Written by Brandon Thomas
Adapted and Directed by John Hewer
Kitty Verdun – Helen Crawshaw
Amy Spettigue – Natalie Glew
Lord Fancourt Babberley – John Hewer
Sir Francis Chesney – Laurence Mager
Jack Chesney – Adam Shannon
Donna Lucia – Sophie Skipworth
Stephen Spettigue – David Turner
Charley Wykeham – William Weir
Brandon Thomas’ evergreen farce remains a classic and endearing example of the genre. When Jack and Charley, two Oxford students, seek a chaperone in order to propsoe to their would-be fiancees, they decide upon Charley’s Aunt. But when she cancels her visit at the last moment, the boys have no choice but to force their friend Lord Fancourt Babberley into the role…. and a dress!
Charley’s Aunt opened at Caistor Town Hall on 20th April 2009, and went on tour to Riverhead Theatre Louth, Red Lion Theatre Horncastle, Caistor Town Hall, Broadbent Theatre Wickenby, Burton-upon-Stather Village Hall, Fulstow Village Hall, Tattershall Hall, Enterprise Hall Sutton-on-Sea and EPPiC Theatre Sheffield.
The intimate Ecclesfield Theatre was the final night of a tour for Hambledon Productions’s rendition of Brandon Thomas’s farce.
Set in Oxford University in 1892, two young men, Jack and Charley have the ominous tasks of manufacturing a situation where they can propose marriage to their sweethearts. A lunch engagement, with Charley’s aunt as chaperone is the ideal solution. When she is delayed however, their male friend Babbs, who happens to be dressed in drag at the opportune moment, is persuaded to step in.
John Hewer, who runs the Production company with his sister, Rachael, gives himself the plum role of Babbs, providing most of the laughs with plenty of slapstick, girly shrieking and facial gymnastics. Equally good are the more subtle performances from Adam Shannon and William Weir as Jack and Charley respectively. They have the unenviable task of stemming Babbs’s histrionics and restoring the appropriate airs and graces of the era. They are also good at displaying the social awkwardness men feel when articulating their feelings to women. This is as true today in 2009 as it was in 1892.
Laurence Mager provides good support as Jack’s dad. He has a formidable stage presence helped by his stature and girth in the ilk of Brian Blessed.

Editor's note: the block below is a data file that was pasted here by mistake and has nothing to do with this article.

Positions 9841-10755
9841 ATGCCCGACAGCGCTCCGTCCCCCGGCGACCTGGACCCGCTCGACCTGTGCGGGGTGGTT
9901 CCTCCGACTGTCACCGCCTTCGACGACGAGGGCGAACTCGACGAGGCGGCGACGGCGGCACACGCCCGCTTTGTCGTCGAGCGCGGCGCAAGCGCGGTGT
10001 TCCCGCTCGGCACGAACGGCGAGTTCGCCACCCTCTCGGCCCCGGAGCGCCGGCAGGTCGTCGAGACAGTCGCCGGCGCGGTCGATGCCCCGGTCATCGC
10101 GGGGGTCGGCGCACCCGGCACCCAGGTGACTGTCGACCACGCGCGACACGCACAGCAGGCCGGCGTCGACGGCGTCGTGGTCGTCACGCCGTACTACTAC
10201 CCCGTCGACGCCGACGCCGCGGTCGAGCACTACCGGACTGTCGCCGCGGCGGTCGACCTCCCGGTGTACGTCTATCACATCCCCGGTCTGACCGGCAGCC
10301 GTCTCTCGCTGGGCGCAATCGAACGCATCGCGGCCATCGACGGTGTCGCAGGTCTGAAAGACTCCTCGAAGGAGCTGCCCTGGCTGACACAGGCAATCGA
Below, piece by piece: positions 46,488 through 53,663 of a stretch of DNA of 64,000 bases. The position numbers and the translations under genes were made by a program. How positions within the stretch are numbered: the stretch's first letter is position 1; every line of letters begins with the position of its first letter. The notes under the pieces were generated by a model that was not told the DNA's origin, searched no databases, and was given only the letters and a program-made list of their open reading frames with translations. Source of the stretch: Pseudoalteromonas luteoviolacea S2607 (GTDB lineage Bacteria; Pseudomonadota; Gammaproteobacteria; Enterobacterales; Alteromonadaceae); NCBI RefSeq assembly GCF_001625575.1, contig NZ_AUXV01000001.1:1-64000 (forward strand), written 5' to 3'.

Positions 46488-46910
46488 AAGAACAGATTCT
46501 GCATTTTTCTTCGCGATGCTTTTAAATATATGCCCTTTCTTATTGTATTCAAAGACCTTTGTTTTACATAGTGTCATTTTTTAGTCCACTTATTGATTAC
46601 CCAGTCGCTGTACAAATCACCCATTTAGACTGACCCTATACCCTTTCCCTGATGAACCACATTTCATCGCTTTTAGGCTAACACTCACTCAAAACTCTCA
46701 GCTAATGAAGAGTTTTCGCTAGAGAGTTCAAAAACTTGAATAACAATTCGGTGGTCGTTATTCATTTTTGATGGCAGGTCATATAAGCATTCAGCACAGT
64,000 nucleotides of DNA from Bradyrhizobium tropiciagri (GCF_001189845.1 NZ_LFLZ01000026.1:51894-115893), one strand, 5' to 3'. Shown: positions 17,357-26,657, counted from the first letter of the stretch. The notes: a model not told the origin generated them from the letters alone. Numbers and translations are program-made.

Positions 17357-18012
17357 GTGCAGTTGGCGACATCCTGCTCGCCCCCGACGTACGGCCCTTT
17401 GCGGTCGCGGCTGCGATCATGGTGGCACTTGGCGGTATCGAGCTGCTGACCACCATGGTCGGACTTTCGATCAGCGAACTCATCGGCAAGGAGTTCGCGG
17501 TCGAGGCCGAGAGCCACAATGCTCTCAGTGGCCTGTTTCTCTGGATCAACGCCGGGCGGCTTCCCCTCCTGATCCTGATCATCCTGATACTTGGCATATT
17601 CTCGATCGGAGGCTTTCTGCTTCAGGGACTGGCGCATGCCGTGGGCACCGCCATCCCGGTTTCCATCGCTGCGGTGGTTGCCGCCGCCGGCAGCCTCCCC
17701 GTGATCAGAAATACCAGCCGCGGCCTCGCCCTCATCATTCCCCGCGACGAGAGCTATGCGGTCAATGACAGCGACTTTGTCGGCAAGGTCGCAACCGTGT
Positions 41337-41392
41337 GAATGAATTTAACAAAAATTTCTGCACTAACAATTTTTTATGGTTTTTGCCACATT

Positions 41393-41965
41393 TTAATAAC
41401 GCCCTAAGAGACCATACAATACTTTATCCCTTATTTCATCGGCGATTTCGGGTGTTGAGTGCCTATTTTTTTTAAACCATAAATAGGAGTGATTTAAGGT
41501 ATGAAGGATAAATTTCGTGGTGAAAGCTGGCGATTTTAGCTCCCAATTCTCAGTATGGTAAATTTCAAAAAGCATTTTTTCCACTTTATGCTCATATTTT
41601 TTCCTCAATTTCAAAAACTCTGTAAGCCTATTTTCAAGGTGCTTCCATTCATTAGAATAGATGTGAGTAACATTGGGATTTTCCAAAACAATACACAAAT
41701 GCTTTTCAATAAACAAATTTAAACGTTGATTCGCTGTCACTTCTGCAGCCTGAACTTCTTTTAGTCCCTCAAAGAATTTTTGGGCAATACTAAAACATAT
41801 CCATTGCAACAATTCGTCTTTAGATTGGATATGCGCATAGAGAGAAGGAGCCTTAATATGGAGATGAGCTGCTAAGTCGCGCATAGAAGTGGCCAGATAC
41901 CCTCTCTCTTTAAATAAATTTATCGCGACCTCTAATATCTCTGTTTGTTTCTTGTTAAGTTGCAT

Helen Crawshaw also puts in a confident, measured performance as Kitty, who finally gets a proposal from poor stuttering Jack.
John Hewer also directed this successful romp with some great period costumes provided by Jane Blenkhorn and Bunny Stokes.
Stephen Grigg, SHEFFIELD STAR, 8th September 2009
COMIC DELIGHT DEFIES YEARS
Charley’s Aunt first appeared on the London stage a little over 100 years ago, proving a huge success and breaking all box office records at the time.
The farce has remained popular and some may remember the film version starring Arthur Askey, but this week Hambledon Productions took the opportunity to stage a revival at Louth’s Riverhead Theatre.
Siblings Rachael and John Hewer founded the locally-based theatre company and for this production, John has adapted the script, assumed the part of director and cast himself in the title role.
The story unravels during the course of a single day in Oxford back in 1892; a time when young ladies required chaperones and young men could still be heard to utter ‘By gad’ and ‘beastly’.
Adam Shannon and William Weir are ideal as the upper-class undergraduates Jack Chesney and Charley Wykeham intent on proposing to the genteelly played Kitty Verdun (Helen Crawshaw) and Amy Spettigue (Natalie Glew).
The impending visit of Charley’s aunt solves the question of a suitable chaperone, until a telegram announces a delay in her arrival.
With typical student cunning, they persuade their friend and budding actor, Lord Fancourt Babberley, to dress up and impersonate the aunt.
Of course, in the true tradition of farce, this is the point at which the story descends into absurdity.
This early-day Lily Savage quickly attracts the amorous attentions of Jack’s father, Sir Francis (Laurence Mager), and Amy’s father, Stephen (David Turner).
Further complications arise when the real aunt, Donna Lucia d’Alvadorez (Sophie Skipworth), arrives on the scene.
John Hewer demonstrated superb timing and frenetic energy as Charley’s aunt and dressed all in black, his disdainful looks became somewhat reminiscent of Queen Victoria.
Humour does not always survive the passage of time but in the hands of this cast, Charley’s Aunt has retained its appeal.
Trevor Ekins, GRIMSBY TELEGRAPH, 2nd May 2009